By Gordon Weiss –
The federal Coalition’s account of its recent mission to Sri Lanka is jarring when contrasted with a new report from the International Crisis Group, and with recent UN reports. With the boat people bogeyman running amok over Australia’s electoral landscape, and Australia due to scrutinise Sri Lanka’s record on postwar reconciliation and allegations of war crimes next month at the UN Human Rights Council, a fuller account is necessary.
Where the Coalition saw orderly transition from war, yesterday’s ICG report, Sri Lanka’s Authoritarian Turn: The Need for International Action, describes a country where the dismantling of the rule of law threatens peace. While the Coalition thought a boat voyage a greater danger to life than any factor in Sri Lanka, the ICG confirms a steady drumbeat of extrajudicial killings, abductions and enforced disappearances.
The Coalition group concluded that Sri Lankan refugees were overwhelmingly economic migrants. Yet just two months ago the UN Refugee Agency, which sets the bar for refugee status, listed those who might qualify. These include those connected with former Tamil Tiger fighters, opposition politicians and supporters, journalists, human rights activists, witnesses to crimes, those seeking legal redress or, possibly, women, children and gays.
So what is going on in Sri Lanka?
Most observers thought the Tamil Tigers, an ultra-violent guerilla organisation, were indestructible. When crushed in May 2009 after almost three decades of fighting, the world applauded. The popularly-elected President Mahinda Rajapaksa promised reconciliation between the majority Sinhalese and minority Tamils.
After all, according to the UN, perhaps 40,000 Tamil civilians had been killed in the final few months, mostly by government forces, and overwhelming evidence of war crimes has since emerged. Reconciliation in the form of a political settlement was urgent to cement a lasting peace.
But the contrary has happened. ICG says that the concentration of power in the hands of the President’s family and the military, and the obstruction of a political deal for minorities, could destabilise Sri Lanka again. So were opposition foreign affairs spokeswoman Julie Bishop and immigration spokesman Scott Morrison prudently pursuing Australia’s core interests when they reported being heartened by what they saw?
The detailed picture painted by the ICG and reflected in a report two weeks ago from the UN High Commissioner for Human Rights is relentlessly grim. Sri Lanka is gripped by creeping despotism. The ruling family franchises out economic spoils. The island is imbued with an ethno-nationalist ideology that repudiates the place of Tamils and Muslims, who comprise a quarter of all Sri Lankans, and intimidates the many Sinhalese who oppose an authoritarian security state.
Police and proxy thugs bust up and fire on student and citizen demonstrations, and ransack opposition offices. Rajapaksa’s brother Gotabhaya controls the army and police (and analysts contend he controls the flow of refugee boats too). Anti-government websites are blocked, China-style. The targeting of journalists has cowed the press into submission. According to former regime stalwart and now dissenter, the diplomat Dayan Jayatilleka, the army is effectively an occupation force. Equipped with police powers, the huge Sri Lankan military has despoiled its legitimate security role. It squats on Tamil land, stifles their participation in their local economy, and menaces the population.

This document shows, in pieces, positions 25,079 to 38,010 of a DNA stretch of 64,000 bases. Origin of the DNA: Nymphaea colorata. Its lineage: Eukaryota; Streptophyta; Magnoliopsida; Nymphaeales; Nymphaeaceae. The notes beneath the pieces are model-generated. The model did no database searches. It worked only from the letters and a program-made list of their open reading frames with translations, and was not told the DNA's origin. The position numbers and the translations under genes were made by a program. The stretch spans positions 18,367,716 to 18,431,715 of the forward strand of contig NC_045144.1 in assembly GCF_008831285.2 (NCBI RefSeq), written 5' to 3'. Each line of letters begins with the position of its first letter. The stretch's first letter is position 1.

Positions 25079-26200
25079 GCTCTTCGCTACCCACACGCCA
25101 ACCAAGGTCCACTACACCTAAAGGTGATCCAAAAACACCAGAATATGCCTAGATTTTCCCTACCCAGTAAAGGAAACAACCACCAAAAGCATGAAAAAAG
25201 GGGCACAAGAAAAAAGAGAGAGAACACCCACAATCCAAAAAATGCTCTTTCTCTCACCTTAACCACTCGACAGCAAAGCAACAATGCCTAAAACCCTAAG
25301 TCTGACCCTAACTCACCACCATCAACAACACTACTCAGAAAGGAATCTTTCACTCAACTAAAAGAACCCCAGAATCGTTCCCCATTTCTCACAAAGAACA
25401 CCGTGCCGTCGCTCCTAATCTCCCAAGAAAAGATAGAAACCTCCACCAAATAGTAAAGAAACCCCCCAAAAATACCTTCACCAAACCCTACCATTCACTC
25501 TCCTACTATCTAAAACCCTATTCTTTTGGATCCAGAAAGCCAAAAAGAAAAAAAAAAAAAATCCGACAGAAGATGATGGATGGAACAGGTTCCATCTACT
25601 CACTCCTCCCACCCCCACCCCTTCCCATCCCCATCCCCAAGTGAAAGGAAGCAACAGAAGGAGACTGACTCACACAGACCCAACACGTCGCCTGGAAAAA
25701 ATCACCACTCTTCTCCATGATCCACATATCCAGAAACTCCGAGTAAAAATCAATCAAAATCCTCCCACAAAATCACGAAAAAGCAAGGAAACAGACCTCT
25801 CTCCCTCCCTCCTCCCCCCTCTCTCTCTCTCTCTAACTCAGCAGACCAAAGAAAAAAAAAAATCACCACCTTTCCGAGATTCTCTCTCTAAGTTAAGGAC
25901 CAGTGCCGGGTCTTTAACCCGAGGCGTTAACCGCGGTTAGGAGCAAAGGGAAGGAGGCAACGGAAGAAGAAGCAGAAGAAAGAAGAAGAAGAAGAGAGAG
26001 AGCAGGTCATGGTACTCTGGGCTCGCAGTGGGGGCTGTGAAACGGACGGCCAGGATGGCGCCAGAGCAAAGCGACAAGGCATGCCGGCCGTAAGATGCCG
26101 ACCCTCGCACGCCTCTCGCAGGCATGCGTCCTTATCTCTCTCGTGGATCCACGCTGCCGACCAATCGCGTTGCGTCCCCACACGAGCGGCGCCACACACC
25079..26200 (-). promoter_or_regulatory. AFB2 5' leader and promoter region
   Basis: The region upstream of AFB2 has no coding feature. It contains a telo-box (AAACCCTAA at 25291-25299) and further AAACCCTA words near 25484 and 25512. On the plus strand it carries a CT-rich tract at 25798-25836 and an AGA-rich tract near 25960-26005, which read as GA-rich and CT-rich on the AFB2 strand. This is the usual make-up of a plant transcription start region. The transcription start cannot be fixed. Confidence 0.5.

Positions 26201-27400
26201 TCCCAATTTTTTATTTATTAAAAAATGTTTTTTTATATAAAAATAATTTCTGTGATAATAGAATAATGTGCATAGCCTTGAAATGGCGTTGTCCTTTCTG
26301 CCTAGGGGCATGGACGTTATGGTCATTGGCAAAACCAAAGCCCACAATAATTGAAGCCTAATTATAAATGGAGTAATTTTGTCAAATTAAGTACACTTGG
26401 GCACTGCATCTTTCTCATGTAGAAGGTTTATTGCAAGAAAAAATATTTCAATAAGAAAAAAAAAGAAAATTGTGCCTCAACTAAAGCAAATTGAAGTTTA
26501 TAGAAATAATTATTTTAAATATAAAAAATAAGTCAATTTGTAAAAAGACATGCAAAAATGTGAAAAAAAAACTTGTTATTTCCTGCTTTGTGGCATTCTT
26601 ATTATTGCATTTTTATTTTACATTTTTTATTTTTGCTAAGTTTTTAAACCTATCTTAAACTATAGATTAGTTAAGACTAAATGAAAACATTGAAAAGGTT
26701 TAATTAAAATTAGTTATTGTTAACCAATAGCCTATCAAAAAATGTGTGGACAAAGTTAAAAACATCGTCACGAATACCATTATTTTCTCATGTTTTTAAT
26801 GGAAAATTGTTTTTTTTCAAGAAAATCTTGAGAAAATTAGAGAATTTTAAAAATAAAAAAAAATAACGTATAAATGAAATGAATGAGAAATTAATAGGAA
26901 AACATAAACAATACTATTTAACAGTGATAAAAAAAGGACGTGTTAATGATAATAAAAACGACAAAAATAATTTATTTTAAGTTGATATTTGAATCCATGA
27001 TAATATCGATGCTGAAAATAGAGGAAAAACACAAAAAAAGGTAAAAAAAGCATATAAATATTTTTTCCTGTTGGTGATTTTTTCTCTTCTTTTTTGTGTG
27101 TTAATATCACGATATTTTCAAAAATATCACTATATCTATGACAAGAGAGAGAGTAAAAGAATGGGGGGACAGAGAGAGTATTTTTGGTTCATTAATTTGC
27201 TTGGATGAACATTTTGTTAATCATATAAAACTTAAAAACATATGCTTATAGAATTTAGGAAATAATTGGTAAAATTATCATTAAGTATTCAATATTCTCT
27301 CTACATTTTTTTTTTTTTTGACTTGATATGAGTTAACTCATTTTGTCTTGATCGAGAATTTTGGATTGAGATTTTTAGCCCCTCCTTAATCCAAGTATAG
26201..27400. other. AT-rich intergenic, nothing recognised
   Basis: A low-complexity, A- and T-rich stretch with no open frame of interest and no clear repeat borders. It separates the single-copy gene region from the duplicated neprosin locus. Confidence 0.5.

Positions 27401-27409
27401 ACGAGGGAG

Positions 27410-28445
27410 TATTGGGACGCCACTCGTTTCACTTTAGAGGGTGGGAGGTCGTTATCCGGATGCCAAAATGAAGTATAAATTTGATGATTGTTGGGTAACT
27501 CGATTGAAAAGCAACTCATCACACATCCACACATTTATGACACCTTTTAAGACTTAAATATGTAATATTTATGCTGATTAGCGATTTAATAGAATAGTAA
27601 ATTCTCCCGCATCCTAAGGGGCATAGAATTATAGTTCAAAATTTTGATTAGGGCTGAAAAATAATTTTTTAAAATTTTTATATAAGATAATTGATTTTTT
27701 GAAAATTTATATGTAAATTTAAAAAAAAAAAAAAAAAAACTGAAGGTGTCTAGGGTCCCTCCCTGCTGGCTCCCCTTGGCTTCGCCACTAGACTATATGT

Meanwhile, according to the ICG, the Rajapaksa government is systematically dismantling Sri Lanka’s democratic institutions. A 2010 constitutional amendment, ushered through a supine parliament presided over by another Rajapaksa brother, neutered independent oversight bodies. The President now manages the checks and balances himself.
Last month, in a ploy he characterised as “devolutionary”, the President signalled his intention to weaken local government, the one forum where minorities have a measure of say over daily regional life. When Sri Lanka’s Chief Justice brought down a ruling this year that impeded headlong regime efforts to centralise control the President replaced her. Empowered by the overt ethno-nationalism of the Rajapaksa clan, attacks on churches, mosques and minority businesses have spiked. Last month a group called the Buddhist Power Force burned effigies of Allah.
Sri Lanka’s treatment of minorities enrages India’s 60 million Tamils. Exasperated by the Rajapaksa government, India will almost certainly vote against Sri Lanka in the UN Human Rights Council this March.
Boat people flee from adversity. Sri Lanka has endured three deadly 20th-century revolts – two of them undertaken by Sinhalese, one by the Tamils – that probably killed well over 200,000 citizens since 1971. These revolts arose from precisely the same anti-democratic, bloody and unjust policies now being rolled out in Sri Lanka. On this Morrison was right: Only a change of government will stop Sri Lankan boat arrivals.
To protect our long-term interests, as well as stability, Australia should support a Sri Lankan government intent on restoring Sri Lanka’s democratic traditions. For if another bloody civil conflict erupts – the fourth in 40 years — how will Australians handle the boat people who will surely follow?
This article appeared on February 22nd in the The Australian